To radiographically compare patellar ligament length (PLL) in dogs undergoing tibial plateau leveling osteotomy (TPLO) for unilateral cranial cruciate ligament rupture at preoperative, postoperative, and follow-up evaluations.
105 dogs that underwent TPLO for unilateral cranial cruciate ligament rupture at a referral veterinary hospital from October 1, 2008, through November 30, 2017.
Medical records were reviewed to obtain information on dog signalment, surgical procedure, and radiographically measured PLL at preoperative, postoperative, and follow-up evaluations.
Dogs undergoing TPLO had a shorter PLL at the postoperative and follow-up evaluations, compared with the PLL at the preoperative evaluation. Mean ± SD overall unadjusted PLL decreased significantly by 2.3 ± 3.4% between the preoperative and postoperative evaluation and by 2.8 ± 3.9% between the preoperative and follow-up evaluation. The PLL did not differ significantly between the postoperative and follow-up evaluation; mean PLL decreased by 0.4 ± 3.8% between the postoperative and follow-up evaluation.
CONCLUSIONS AND CLINICAL RELEVANCE
The PLL was shorter after TPLO in dogs, which was similar to changes observed for humans after high tibial osteotomy procedures. Further evaluation of clinical assessments, joint mobility, ultrasonographic assessments, and kinematic results are needed to determine the relevance of the PLL and whether a decrease in ligament length results in decreased mobility and persistent lameness in dogs, as has been reported for humans.
Objective—To measure the effects of lowmolecular-weight inhibitors on the activity of bovine neutrophil matrix metalloproteinase 9 (MMP-9).
Sample Population—Bovine MMP-9 purified from bovine neutrophilconditioned medium.
Procedures—Neutrophils were degranulated by stimulation with phorbol ester. Enzyme purification was performed by use of gelatin affinity and gel-filtration chromatography. Activated enzyme was incubated with inhibitors prior to addition of substrate (gelatin fluorescein conjugate or fluorogenic peptide). Rates of enzymatic cleavage were determined by monitoring fluorescence as the reactions progressed. Values of IC50 (molar concentration of compound that inhibits specific activity by 50%) and KI (in vitro inhibition constant) were determined.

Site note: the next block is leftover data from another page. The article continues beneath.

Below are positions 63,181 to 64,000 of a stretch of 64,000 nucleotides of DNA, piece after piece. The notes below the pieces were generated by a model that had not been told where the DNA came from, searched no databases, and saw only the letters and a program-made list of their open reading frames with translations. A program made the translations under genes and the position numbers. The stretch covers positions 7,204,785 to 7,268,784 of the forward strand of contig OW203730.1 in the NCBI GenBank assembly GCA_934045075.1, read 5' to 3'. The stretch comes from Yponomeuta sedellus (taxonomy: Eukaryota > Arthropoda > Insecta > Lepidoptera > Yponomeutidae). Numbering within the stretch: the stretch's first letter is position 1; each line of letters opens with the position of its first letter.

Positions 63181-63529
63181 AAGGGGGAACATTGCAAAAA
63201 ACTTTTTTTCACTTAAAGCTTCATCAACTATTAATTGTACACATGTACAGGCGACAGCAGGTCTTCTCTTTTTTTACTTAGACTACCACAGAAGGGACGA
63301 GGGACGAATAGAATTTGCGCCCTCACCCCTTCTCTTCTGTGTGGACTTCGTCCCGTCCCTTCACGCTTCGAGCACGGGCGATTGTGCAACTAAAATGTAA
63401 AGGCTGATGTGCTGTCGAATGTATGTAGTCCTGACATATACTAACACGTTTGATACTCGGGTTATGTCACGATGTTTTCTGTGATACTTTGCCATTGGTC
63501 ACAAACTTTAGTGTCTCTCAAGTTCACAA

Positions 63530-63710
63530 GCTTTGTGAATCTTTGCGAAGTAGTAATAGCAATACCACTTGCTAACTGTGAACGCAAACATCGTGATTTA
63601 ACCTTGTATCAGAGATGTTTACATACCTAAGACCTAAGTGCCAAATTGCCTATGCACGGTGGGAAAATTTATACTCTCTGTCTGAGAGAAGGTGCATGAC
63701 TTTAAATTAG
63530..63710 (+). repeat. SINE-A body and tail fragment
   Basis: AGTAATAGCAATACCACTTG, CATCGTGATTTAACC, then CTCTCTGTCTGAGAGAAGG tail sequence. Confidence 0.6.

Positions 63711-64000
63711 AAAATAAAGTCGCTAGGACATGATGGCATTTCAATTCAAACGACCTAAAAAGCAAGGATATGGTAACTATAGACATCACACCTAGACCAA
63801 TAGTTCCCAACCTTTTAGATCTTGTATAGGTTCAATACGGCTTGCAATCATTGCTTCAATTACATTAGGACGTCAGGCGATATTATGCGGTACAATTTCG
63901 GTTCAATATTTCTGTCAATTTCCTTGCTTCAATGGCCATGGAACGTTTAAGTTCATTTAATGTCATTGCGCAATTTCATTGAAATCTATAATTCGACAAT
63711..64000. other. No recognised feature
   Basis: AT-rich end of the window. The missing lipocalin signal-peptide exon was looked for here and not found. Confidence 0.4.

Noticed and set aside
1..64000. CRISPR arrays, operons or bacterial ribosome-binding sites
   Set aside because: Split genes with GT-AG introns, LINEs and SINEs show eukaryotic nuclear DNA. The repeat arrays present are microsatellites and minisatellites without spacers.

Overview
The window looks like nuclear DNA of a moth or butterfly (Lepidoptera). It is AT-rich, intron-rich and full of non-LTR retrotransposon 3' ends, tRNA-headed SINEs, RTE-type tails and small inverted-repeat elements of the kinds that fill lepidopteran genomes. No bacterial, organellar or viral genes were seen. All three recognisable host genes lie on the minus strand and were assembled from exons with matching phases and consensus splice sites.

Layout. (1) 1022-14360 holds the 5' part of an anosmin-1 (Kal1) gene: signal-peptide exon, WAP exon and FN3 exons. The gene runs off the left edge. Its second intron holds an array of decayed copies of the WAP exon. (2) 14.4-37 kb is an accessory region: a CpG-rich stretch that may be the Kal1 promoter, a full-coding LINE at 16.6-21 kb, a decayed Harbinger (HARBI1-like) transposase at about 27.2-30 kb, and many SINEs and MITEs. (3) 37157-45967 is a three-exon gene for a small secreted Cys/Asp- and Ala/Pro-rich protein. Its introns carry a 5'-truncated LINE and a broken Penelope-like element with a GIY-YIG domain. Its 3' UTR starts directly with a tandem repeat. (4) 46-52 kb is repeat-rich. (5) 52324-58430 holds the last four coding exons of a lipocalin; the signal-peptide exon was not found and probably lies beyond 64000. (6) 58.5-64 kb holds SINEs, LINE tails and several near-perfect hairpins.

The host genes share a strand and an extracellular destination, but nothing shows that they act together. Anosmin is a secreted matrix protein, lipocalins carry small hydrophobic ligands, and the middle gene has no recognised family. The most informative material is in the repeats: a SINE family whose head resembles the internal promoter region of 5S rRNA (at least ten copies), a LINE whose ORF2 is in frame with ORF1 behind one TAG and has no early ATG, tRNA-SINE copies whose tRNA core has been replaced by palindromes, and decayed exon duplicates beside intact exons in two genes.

Results—Rates of enzymatic activity of monomeric and dimeric bovine MMP-9 measured by use of gelatin and peptide substrates were linear with respect to time and concentrations of enzyme and substrate. The MMP-9 was potently inhibited by hydroxamic acids (IC50 for gelatin, 29.2 to 55.7nM; IC50 for peptide, 4.8 to 24.6nM; KI, 0.2 to 0.5nM), whereas tetracyclines (IC50 for gelatin, 30.1 to 112.7MM; IC50 for peptide, 48.0 to 123.8MM; KI, 25.2 to 61.4µM) and chlorhexidine (IC50 for gelatin, 139.1MM; IC50 for peptide, 672.5MM to 1.7mM; KI, 495.0 to 663.0MM) had limited inhibition. Gelatinase-specific inhibitor SB-3CT had intermediate potency (IC50 for peptide, 185.0 to 290.0nM; KI, 66.5 to 86.0nM).
Conclusions and Clinical Relevance—Bovine MMP-9 was potently inhibited by hydroxamic acids and gelatinase inhibitor. These compounds may be useful as modulators of neutrophil-mediated protease activity in cattle.
Objectives—To determine whether feed restriction
induces hepatic lipidosis (HL) in llamas and to evaluate
the metabolic changes that develop during feed
Animals—8 healthy adult female llamas.
Procedure—Llamas were fed grass hay at a rate of
0.25% of their body weight per day for 13 to 28 days.
Llamas were monitored by use of clinical observation,
serum biochemical analyses, and ultrasound-guided
Results—All 8 llamas lost weight and mobilized fat.
Five llamas developed HL, including 4 that were nursing
crias. During the period of feed restriction, mean
serum concentration of bile acids and activities of
aspartate aminotransferase (AST), sorbitol dehydrogenase